Abstract: Financial Reporting among Unregulated Industrial Companies in 1920

Jeffrey J. Archambault and Marie E. Archambault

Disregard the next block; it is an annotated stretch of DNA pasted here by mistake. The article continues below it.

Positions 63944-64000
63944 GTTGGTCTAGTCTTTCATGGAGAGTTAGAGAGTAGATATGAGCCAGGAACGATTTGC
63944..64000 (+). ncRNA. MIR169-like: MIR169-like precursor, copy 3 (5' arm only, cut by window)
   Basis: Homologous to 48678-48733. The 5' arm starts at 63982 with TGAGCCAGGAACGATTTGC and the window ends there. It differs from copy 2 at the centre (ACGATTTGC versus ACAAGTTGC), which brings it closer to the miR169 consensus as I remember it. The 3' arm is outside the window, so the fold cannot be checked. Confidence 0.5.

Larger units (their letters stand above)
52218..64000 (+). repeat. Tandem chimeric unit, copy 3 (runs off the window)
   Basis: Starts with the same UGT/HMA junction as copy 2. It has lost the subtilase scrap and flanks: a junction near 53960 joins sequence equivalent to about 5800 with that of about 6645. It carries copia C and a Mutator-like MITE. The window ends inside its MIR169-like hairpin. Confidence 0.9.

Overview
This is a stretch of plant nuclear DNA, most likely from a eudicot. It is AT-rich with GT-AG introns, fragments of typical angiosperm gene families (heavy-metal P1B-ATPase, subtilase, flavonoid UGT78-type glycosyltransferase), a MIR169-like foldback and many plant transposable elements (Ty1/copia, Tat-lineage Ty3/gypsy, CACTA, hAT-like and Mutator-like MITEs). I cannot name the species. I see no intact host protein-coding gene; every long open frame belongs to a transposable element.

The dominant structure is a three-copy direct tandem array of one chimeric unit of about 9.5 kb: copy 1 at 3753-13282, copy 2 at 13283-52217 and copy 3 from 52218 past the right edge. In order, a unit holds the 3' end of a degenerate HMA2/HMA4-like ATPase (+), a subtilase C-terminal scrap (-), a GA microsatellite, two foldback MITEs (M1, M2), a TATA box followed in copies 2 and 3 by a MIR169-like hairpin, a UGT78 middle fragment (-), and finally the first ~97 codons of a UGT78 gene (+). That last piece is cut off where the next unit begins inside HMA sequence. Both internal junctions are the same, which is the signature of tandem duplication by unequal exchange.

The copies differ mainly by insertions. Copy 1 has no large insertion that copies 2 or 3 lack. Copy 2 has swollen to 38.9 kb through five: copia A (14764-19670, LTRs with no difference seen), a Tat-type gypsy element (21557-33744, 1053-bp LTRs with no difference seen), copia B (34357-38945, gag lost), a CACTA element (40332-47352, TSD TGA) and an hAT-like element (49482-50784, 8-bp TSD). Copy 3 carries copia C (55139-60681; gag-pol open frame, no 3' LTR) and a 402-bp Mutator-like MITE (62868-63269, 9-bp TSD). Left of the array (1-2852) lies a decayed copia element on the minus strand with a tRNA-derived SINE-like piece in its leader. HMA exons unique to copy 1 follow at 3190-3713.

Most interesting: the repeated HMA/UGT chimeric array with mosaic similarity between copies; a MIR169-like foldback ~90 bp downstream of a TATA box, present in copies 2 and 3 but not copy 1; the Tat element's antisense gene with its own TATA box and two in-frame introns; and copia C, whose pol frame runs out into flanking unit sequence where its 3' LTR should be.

This study uses the 1920 <i>Moody's Analysis of Industrial Investments</i> to assess the extent of financial reporting by industrial companies. The reporting of an income statement and a balance sheet as well as the amount of disclosure on both of these statements is examined. Characteristics of companies that report an income statement or a balance sheet are identified using least-squares regression. Results for reporting an income statement and a balance sheet show a positive association with being incorporated in Delaware or New Jersey, trading securities on an exchange, having subsidiaries and international operations, and issuing equity in the past three years. Reporting an income statement was also positively associated with having rated common stock and issuing debt in the past three years. Income statement reporting was negatively associated with having a large number of officers on the Board of Directors. Balance sheet reporting was less likely for companies with rated debt.